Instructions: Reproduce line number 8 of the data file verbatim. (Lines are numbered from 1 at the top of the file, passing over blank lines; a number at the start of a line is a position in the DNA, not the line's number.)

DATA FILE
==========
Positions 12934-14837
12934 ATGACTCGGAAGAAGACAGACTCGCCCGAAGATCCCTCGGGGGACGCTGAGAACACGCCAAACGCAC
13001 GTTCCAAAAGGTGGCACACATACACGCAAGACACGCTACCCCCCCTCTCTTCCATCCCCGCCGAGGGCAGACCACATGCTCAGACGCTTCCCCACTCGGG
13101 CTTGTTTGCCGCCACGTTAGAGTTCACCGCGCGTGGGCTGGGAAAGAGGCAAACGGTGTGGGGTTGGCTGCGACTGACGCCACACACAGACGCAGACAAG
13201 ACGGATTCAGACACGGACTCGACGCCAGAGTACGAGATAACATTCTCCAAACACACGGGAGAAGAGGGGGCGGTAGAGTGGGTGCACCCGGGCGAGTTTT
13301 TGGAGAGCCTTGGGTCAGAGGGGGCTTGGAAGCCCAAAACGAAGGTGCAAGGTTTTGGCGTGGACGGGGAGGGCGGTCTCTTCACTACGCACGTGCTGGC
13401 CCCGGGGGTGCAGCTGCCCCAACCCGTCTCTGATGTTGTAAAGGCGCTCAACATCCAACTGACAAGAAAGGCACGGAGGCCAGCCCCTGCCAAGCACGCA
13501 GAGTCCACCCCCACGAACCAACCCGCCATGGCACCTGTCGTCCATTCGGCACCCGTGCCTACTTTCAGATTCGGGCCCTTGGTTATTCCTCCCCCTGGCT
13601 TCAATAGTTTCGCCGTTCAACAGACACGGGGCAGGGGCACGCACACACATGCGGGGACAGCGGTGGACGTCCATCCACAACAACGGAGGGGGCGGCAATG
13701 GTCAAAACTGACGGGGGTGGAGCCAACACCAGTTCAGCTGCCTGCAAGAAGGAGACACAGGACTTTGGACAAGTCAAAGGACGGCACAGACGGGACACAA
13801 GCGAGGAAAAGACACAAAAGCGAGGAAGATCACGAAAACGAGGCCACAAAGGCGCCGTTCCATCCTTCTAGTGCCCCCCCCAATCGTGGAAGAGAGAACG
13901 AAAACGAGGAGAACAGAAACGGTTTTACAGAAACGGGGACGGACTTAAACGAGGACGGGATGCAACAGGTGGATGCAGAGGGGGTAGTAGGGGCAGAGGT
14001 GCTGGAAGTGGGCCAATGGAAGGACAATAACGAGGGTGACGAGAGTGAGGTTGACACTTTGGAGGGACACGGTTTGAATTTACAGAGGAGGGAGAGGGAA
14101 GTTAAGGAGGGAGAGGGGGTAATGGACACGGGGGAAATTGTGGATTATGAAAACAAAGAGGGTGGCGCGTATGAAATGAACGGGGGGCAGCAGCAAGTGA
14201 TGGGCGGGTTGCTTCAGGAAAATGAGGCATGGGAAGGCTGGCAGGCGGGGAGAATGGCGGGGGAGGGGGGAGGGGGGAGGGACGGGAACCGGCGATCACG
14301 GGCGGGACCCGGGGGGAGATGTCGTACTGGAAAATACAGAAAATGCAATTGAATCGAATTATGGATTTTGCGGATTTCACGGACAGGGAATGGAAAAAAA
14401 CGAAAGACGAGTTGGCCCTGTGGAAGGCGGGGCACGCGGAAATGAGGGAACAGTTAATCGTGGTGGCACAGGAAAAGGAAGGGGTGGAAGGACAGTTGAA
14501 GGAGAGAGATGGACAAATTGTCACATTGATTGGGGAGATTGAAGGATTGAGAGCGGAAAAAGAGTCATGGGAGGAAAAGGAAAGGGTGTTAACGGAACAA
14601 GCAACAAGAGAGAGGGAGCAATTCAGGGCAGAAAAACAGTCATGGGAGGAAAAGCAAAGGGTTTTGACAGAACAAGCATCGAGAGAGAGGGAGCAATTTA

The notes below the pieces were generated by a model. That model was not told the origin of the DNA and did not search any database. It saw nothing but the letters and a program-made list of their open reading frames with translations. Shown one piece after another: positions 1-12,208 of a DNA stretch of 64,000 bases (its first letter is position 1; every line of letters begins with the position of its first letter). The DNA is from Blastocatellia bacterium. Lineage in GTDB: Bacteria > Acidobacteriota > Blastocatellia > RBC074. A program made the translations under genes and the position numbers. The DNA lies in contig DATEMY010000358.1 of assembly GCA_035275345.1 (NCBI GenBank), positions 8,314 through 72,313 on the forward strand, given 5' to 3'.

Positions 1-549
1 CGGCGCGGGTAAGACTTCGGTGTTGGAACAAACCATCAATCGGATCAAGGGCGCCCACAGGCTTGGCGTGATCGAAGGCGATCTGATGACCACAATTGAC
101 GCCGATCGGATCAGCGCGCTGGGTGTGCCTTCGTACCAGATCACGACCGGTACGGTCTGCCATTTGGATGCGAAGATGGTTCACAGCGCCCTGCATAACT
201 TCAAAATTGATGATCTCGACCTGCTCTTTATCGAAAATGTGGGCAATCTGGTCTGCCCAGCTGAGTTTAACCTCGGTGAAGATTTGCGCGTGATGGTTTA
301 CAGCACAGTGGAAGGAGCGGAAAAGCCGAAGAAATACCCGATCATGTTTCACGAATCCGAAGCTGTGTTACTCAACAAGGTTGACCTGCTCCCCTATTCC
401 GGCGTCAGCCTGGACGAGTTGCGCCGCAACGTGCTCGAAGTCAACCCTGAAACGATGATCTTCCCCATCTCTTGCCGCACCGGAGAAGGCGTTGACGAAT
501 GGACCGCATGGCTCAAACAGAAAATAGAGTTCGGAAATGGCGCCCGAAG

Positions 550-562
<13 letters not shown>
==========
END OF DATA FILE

13501 GAGTCCACCCCCACGAACCAACCCGCCATGGCACCTGTCGTCCATTCGGCACCCGTGCCTACTTTCAGATTCGGGCCCTTGGTTATTCCTCCCCCTGGCT